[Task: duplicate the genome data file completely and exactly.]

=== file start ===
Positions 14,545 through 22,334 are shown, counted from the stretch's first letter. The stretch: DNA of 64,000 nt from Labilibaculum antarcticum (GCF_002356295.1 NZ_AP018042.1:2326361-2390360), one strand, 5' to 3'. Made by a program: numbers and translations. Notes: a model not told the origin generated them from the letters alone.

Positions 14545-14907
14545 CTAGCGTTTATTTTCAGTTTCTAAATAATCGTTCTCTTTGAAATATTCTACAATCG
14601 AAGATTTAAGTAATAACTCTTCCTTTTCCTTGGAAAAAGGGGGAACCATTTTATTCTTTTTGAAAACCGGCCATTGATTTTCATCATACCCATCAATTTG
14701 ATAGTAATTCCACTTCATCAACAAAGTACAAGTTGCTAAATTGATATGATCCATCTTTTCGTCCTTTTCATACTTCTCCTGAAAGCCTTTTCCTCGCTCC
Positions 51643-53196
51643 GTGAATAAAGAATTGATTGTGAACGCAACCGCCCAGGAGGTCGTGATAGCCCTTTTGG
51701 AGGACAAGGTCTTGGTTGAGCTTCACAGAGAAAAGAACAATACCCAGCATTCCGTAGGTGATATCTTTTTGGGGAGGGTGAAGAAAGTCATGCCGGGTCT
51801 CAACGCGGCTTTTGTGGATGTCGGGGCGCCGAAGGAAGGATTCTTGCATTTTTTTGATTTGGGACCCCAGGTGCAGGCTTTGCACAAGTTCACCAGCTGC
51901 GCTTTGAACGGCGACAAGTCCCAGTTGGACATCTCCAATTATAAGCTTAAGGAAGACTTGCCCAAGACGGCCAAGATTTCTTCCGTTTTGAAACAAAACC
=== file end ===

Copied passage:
Positions 14,545 through 22,334 are shown, counted from the stretch's first letter. The stretch: DNA of 64,000 nt from Labilibaculum antarcticum (GCF_002356295.1 NZ_AP018042.1:2326361-2390360), one strand, 5' to 3'. Made by a program: numbers and translations. Notes: a model not told the origin generated them from the letters alone.

Positions 14545-14907
14545 CTAGCGTTTATTTTCAGTTTCTAAATAATCGTTCTCTTTGAAATATTCTACAATCG
14601 AAGATTTAAGTAATAACTCTTCCTTTTCCTTGGAAAAAGGGGGAACCATTTTATTCTTTTTGAAAACCGGCCATTGATTTTCATCATACCCATCAATTTG
14701 ATAGTAATTCCACTTCATCAACAAAGTACAAGTTGCTAAATTGATATGATCCATCTTTTCGTCCTTTTCATACTTCTCCTGAAAGCCTTTTCCTCGCTCC
Positions 51643-53196
51643 GTGAATAAAGAATTGATTGTGAACGCAACCGCCCAGGAGGTCGTGATAGCCCTTTTGG
51701 AGGACAAGGTCTTGGTTGAGCTTCACAGAGAAAAGAACAATACCCAGCATTCCGTAGGTGATATCTTTTTGGGGAGGGTGAAGAAAGTCATGCCGGGTCT
51801 CAACGCGGCTTTTGTGGATGTCGGGGCGCCGAAGGAAGGATTCTTGCATTTTTTTGATTTGGGACCCCAGGTGCAGGCTTTGCACAAGTTCACCAGCTGC
51901 GCTTTGAACGGCGACAAGTCCCAGTTGGACATCTCCAATTATAAGCTTAAGGAAGACTTGCCCAAGACGGCCAAGATTTCTTCCGTTTTGAAACAAAACC